Materializing Ritual: Sorcery, Transformation, and Divination in Greater Nicoya
Themes involving spiritual transformation have long been noted in the material culture of pre-Columbian Greater Nicoya, with standardized ritual imagery appearing in local Sapoá period (AD 800-1250) ceramic type-classes such as Papagayo and Pataky Polychromes. A recent iconographic re-evaluation suggests that at least some varieties from these ‘independent types’ were designed to work together, to complement one another in both ritual messaging and formal function. Here we focus explicitly on the relationship between Pataky Polychrome, Pataky variety, effigy head vessels and Papagayo Polychrome, Alfredo variety, bowls. Together, this unique ‘set’ appears to portray a sorcerer in the act of spiritual—and arguably entheogen-induced—transformation. The bowl likely served a dual-purpose role in the presentation of the entheogen at consumption and as a ‘substance receptacle’ (divinatory ‘vomit-catcher’) for the sorcerer’s subsequent purge.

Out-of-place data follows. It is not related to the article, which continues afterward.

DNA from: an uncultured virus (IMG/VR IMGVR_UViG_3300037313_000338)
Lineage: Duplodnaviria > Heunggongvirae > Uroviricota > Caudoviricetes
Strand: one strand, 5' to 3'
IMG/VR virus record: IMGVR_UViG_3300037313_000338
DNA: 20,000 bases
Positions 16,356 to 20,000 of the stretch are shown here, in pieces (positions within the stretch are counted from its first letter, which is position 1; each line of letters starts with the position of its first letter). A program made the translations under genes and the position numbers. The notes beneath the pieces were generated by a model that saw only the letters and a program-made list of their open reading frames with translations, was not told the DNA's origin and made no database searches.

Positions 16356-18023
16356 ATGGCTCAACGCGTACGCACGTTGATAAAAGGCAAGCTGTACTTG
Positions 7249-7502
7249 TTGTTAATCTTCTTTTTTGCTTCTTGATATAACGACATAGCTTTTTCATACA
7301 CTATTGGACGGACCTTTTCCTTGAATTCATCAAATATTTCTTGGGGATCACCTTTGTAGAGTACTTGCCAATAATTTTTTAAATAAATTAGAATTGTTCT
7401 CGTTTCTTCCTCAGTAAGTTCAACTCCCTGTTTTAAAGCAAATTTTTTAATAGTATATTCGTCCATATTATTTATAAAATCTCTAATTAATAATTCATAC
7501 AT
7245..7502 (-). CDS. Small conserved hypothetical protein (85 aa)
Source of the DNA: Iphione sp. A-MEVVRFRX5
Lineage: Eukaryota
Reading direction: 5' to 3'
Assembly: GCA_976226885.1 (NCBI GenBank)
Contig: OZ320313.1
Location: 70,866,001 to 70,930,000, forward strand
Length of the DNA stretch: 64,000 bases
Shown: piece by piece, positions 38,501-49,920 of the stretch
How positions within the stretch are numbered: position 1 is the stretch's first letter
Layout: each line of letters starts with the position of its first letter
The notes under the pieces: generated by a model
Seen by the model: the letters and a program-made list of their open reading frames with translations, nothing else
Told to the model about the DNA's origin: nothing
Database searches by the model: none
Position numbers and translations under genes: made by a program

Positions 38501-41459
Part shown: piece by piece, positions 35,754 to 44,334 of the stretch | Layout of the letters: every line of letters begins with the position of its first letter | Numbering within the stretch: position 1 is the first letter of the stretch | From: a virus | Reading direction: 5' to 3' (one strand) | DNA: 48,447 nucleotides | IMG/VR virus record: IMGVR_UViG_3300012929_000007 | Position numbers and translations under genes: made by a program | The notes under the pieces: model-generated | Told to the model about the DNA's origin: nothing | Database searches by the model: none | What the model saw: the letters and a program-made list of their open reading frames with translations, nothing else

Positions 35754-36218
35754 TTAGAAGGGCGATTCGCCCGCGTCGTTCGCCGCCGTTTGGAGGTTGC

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Materializing Ritual: Sorcery, Transformation, and Divination in Greater Nicoya. Carrie Dennett, Lorelei Platz. Presented at The 81st Annual Meeting of the Society for American Archaeology, Vancouver, British Columbia. 2017 ( tDAR id: 429058)
min long: -94.702; min lat: 6.665 ; max long: -76.685; max lat: 18.813 ;
Abstract Id(s): 15041